What became of Petrus Winckler still escapes my knowledge for the time being. His brother Martinus remained in Ballendorf, learned the tailor trade and established a family. Brother Georg sought his fortune as a day laborer in Niederstotzingen. His offspring there established a large clan and one of them, Matthias Winkler (1784-1847) emigrated to Bessarabia.

His most famous descendant was Pastor Immanuel Winkler, (1886-1932). Among other things, he published the calendar for the German colonists in Russia. Politically, he called led a very busy life.10

There’s a lot to be said about him, but here we rememberance of the little Peter Winckler.

 


  1. wikimedia: edited detail from a map by Johann Baptist Homann, 1710-1750 public domain; Detailled map of the territory of the Free Imperial City of Ulm. Published by Johann Baptist Homann or his heirs, c. 1710-1750.
  2. Detail from a church register Mischbuch Ballendorf 1667-1831vol. 2 p. 19
  3. wikimedia: Besuch bei der Großmutter, Hermitage, St. Petersburg public domain
  4. wikimedia: edited detail from A fox-trap in the forest: a dead fox in a trap which kills by releasing weights on to the victim. Etching by M.E. Ridinger after J.E. Ridinger.
      This data from Wellcome Images, Wellcome Library, London; Library reference: ICV No 21394; Photo number: V0020981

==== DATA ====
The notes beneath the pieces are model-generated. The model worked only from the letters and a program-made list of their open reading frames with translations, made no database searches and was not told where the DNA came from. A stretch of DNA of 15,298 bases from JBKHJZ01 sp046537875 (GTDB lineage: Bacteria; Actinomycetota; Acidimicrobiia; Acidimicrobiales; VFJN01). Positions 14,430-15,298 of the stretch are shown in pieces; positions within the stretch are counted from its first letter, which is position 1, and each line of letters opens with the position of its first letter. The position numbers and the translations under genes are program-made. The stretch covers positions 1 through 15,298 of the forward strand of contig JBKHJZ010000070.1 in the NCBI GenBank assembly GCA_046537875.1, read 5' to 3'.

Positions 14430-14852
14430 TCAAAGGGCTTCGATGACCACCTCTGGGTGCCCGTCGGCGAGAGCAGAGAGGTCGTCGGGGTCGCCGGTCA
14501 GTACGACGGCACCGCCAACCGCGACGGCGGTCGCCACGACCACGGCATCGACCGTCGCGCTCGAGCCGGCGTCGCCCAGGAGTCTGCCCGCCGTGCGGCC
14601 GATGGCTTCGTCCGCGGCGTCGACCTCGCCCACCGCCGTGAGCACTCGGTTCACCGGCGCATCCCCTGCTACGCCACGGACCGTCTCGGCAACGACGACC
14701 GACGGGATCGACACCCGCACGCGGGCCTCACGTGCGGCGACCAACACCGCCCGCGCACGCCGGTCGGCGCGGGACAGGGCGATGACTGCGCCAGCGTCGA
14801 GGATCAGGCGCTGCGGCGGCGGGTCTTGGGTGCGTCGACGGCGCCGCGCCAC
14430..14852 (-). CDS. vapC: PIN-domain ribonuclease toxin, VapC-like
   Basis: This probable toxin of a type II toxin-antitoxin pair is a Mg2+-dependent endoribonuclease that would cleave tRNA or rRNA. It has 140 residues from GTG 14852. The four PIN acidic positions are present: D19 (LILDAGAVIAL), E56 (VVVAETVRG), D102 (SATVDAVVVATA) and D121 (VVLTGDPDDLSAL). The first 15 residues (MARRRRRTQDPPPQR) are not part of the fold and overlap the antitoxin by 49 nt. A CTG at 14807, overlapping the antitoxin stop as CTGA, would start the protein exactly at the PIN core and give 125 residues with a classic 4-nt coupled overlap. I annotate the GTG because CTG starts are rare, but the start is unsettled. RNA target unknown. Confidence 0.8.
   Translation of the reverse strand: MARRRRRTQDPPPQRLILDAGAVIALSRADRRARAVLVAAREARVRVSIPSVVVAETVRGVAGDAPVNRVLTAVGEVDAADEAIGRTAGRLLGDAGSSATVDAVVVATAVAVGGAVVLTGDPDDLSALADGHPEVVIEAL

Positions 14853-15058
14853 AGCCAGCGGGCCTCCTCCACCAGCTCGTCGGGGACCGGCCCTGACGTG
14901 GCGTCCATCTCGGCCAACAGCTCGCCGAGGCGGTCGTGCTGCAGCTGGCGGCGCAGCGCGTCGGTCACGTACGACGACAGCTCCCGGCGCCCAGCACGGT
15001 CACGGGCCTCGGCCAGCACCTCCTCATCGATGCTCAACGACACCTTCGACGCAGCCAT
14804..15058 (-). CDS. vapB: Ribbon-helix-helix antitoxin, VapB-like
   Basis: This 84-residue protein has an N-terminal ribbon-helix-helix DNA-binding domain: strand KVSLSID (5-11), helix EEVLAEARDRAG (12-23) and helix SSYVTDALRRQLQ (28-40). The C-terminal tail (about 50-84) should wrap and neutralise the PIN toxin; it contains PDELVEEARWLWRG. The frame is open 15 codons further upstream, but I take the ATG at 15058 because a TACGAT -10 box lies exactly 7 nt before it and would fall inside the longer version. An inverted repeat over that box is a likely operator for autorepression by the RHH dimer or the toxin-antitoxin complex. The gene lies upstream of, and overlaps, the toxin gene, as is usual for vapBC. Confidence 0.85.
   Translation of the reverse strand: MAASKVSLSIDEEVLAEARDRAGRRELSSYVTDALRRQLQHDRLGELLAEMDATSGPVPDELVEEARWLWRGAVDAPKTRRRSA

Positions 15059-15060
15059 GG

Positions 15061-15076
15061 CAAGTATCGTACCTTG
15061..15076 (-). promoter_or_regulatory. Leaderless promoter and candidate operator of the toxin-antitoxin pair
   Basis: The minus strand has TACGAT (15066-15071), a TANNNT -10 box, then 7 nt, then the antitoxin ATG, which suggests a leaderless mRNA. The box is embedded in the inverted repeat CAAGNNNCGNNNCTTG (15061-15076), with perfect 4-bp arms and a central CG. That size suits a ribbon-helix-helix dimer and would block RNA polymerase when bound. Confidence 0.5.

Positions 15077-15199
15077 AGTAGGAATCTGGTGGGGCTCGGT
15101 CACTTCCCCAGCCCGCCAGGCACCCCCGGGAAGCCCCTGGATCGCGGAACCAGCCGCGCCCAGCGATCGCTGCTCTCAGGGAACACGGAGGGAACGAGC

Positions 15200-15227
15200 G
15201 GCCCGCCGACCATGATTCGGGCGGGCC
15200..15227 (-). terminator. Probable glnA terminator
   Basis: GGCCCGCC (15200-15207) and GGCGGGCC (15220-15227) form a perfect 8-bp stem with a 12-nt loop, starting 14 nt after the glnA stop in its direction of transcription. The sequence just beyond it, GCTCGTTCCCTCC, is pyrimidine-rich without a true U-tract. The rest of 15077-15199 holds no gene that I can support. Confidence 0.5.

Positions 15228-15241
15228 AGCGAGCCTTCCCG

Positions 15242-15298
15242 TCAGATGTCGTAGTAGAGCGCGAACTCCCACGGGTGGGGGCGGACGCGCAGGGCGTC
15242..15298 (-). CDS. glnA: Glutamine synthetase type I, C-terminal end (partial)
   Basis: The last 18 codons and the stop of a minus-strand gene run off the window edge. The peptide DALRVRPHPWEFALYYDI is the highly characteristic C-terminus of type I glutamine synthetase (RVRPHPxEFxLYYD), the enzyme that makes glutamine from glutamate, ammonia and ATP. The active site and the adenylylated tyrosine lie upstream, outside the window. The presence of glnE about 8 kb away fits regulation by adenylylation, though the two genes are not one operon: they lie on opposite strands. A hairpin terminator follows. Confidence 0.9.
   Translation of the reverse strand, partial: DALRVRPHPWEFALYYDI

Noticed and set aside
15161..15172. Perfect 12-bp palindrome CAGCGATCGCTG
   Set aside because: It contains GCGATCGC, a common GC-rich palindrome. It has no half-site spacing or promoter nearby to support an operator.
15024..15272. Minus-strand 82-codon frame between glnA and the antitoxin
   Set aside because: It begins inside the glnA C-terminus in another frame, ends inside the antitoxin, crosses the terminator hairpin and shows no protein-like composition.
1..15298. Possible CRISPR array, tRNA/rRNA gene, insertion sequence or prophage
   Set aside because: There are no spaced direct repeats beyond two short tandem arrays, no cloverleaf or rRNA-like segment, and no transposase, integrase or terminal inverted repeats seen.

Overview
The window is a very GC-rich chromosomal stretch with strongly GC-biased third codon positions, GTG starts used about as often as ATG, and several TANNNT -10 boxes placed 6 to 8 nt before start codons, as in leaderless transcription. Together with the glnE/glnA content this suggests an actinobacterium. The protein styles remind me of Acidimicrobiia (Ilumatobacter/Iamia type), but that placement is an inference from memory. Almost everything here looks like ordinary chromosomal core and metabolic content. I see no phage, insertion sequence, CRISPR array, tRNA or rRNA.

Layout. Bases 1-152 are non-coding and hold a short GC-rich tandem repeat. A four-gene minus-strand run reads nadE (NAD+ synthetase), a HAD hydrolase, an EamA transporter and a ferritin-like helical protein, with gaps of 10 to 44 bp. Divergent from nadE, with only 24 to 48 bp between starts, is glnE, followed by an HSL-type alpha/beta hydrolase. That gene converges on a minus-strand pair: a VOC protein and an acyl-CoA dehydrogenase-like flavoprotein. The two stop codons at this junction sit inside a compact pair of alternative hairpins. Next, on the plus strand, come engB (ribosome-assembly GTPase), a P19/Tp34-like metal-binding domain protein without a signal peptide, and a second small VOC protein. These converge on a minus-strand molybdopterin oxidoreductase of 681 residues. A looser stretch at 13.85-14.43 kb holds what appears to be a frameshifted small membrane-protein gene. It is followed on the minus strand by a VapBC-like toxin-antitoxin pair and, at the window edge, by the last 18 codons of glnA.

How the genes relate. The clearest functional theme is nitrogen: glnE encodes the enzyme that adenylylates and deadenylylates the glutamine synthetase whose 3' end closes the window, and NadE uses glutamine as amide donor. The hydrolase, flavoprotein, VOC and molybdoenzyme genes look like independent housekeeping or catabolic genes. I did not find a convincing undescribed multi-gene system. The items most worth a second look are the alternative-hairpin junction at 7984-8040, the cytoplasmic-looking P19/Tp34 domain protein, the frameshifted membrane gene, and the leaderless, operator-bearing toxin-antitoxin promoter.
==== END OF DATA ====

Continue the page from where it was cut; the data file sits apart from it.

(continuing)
Full Bibliographic Record: http://catalogue.wellcomelibrary.org/record=b1197121
    http://wellcomeimages.org/indexplus/obf_images/96/e3/e1b73957989007c6c8762c53e930.jpg
    Gallery: http://wellcomeimages.org/indexplus/image/V0020981.html
      licensed under Creative-Commons-Lizenz „Namensnennung 4.0 international“
  5. wikimedia: After Thienemann (No. 65): »2 Blatt Hirsch- + Schweinsjagd (klein)«, Blatt 1, „Wie der Hirsch durch seuchtes Wasser mit par force Hunden forciret wird.“
    A stag is chased by four dogs through a river with three mounted huntsmen in the background. Etching by J.E. Ridinger.
      This data from Wellcome Images, Wellcome Library, London; Library reference: ICV No 21394; Photo number: V0020981
    Full Bibliographic Record: http://catalogue.wellcomelibrary.org/record=b1197178
    http://wellcomeimages.org/indexplus/obf_images/96/e3/e1b73957989007c6c8762c53e930.jpg
    Gallery: http://wellcomeimages.org/indexplus/image/V0021030.html
      licensed under Creative-Commons-Lizenz „Namensnennung 4.0 international“